React Native and Drupal 8

List Drupal 8 content in a React Native App

React Native is one of the fastest growing frameworks out there, and I recently had some spare time to mess around with it and how I could integrate it with Drupal 8 in order to build a simple App.

In this quick tutorial, I will get you to list some basic content from Drupal in a React Native App, ready to deploy into the Play/Apple Store.

There are a few requirements for this:

  • A basic understanding of Drupal, including Views and enabling/disabling Modules.
  • A Drupal 8 website with a public URL that has a few sample bits of content.
  • A free account on Expo.io, as we will be using their Snack online IDE
  • A smart phone with the Expo.io app installed so we can quickly test out our code

First up, lets get the Drupal website setup correctly.

Enable the ‘RESTful Web Services’ module, as well as Views and Views UI.

Create a new View, but rather than creating a block, we want to check the option for ‘Provide a REST export’ and click ‘Save and edit’.

First important step is to select a path like you would for a View Page.  I usually prefix mine with /api/, so lets set this one as /api/test.

Next, we need to check the format. Make sure it’s ‘Serializer’ and under settings ensure that JSON is checked.

Below that, rather than Entity, we want to use ‘Fields’.

After all that, you should see down in your Preview, a fairly simple JSON array.  You may want to alter which fields are being displayed, and if you are returning a Title, uncheck the ‘Link to content page’ option.  But that is simple basic Views stuff which I hope you should already know.

In my example I’m actually returning a list of Taxonomy terms, but again, that’s just your View configuration.  And my JSON is fairly simple:

[
  {"name":"Monday","tid":"34","short":"Mon"},
  {"name":"Tuesday","tid":"35","short":"Tue"},
  {"name":"Wednesday","tid":"36","short":"Wed"},
  {"name":"Thursday","tid":"37","short":"Thu"},
  {"name":"Friday","tid":"38","short":"Fri"},
  {"name":"Saturday","tid":"39","short":"Sat"},
  {"name":"Sunday","tid":"40","short":"Sun"}
]

Now, before we put Drupal down, we just want to make sure we can access the View and that it is working correctly.

After saving the view, simply load the URL you set in Path. NOTE: If this doesn’t work, try adding ?_format=json to the end of it.  If it’s still not working, something else is wrong…. Try Googling the error.

Once we have the JSON being displayed on that page, we no longer need to touch Drupal, as it’s serving up the content we want.

Open up Snack, and you will be given a fairly basic Hello World kind of Snack.

Now open the Snack App on your phone, login and it will show you your active Snacks.  Open it up on the phone just to be sure it’s working.

Now, let’s clean up and get ready to bring our Drupal content in.

Delete lines 18, 19 and 20 which should contain the <Card> and <AssetExample>.

And up in the list of Imports at the top, we should clean up lines 5 to 9, since we are no longer using those Assets.

At this point, if your phone still has the App open, it should now just read “Change the code in the editor…”

Now, we will make a kind of global variable where we can store our future JSON.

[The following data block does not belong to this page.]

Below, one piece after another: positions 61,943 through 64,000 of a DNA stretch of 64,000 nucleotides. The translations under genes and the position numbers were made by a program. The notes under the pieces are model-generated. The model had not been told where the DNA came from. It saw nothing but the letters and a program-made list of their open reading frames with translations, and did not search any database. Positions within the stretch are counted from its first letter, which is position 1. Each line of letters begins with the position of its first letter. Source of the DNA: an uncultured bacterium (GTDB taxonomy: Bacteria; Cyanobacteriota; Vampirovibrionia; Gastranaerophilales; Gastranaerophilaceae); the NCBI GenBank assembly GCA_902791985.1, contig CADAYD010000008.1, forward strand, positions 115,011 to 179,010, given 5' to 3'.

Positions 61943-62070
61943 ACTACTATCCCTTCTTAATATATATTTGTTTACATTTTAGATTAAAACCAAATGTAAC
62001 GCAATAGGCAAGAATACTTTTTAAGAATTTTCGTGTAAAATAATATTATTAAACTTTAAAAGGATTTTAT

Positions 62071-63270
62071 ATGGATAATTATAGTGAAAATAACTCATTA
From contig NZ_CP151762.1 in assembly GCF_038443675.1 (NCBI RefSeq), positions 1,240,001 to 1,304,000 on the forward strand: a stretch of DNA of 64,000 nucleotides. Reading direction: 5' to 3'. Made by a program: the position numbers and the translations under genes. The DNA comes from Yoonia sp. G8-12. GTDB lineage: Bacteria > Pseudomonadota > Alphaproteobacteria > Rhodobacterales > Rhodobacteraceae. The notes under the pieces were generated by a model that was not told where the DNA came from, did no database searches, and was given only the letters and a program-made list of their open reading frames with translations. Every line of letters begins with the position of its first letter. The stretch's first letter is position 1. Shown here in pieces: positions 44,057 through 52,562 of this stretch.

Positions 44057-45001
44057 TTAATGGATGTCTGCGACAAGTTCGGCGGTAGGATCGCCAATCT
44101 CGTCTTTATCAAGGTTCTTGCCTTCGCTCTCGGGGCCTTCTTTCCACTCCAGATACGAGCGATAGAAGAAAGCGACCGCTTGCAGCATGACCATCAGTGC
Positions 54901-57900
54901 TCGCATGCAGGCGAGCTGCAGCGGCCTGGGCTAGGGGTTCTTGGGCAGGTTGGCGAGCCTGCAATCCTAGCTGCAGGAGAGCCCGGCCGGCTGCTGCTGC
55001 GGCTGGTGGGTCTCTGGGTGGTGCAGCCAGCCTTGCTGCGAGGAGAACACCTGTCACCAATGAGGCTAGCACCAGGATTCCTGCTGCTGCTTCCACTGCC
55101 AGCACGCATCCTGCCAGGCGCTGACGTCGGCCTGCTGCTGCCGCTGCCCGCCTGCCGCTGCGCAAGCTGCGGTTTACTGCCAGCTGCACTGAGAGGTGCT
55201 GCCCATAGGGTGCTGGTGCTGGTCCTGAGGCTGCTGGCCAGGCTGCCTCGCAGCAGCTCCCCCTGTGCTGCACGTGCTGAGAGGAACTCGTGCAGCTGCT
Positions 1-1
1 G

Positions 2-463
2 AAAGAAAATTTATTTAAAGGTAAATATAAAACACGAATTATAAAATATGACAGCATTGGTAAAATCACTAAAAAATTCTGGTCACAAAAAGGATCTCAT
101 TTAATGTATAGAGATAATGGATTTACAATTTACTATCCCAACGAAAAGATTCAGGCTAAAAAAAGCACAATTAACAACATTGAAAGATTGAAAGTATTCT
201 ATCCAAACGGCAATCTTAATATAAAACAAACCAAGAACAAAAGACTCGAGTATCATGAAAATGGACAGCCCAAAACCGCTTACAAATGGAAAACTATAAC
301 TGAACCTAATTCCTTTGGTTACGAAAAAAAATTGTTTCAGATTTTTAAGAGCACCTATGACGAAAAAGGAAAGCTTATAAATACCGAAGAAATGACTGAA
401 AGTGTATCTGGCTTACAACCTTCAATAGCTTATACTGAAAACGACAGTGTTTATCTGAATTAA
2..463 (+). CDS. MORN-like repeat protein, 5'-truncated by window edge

Under the ‘export default class’ line, add some space in, and include the following:

constructor(props) {
  super(props);
  this.state = {
    content: [],
  };
}

We can store data in ‘this.state’ and then retrieve it later.

Next up below the Constructor Props above, we will add in what is kind of considered an init() or document.ready().  It will run just before the render() function.

componentWillMount() {
}

Now, inside that function is where we will query our data and save it into the state array.

async function api_content() {
  const response = await fetch(
    'http://example.com.au/api/test',
    {}
  );
  const json = await response.json();
  return json;
}

This is a very simple and stripped down Asynchronous fetch request.

Now what we have the function to call to get the Data, we need to actually call it.  So below that, we want to add:

api_content().then(contentReturn => {
  this.setState({ content: contentReturn });
});

What this does is call the async function above, and whatever it returns will be inside the contentReturn variable.

So once we have that Variable, we simply setState it into our this.state.content that we created earlier.

And if everything has gone right, your phone App should just be showing the same white screen with text.  If there is an error,  be sure to review the above code again.

Phone with Data

Now, there is nothing left to do but show our content.

Down in the render() function, inside the <View> element I’m going add a .map, which is similar to a ForEach or a Loop.

{this.state.content.map(item => {
  return (
    <Text style={styles.paragraph}>{item.name}</Text>
  );
})}

This will loop through each of the returned items, and assign each to the variable ‘item’.  It then has it’s own return() function that in this instance returns the <Text> element using the item.name attribute.

And if we look back at our JSON from the start:

{"name":"Monday","tid":"34","short":"Mon"}

I have access to “name”, “tid” and “short”, so I could return any or all of them.

<Text style={styles.paragraph}>{item.name}, TID: {item.tid}</Text>

Now that you can list your Drupal content in your React Native App, there’s nothing you can’t do!

You can add some Contextual Filters to your view in order to query dynamic content from the site, you can use content returned from one View to then do on another View? List all users, then list all content edited by those users!

So many options!

 

Date posted:
06 November 2018
Authored by :
Toby Wild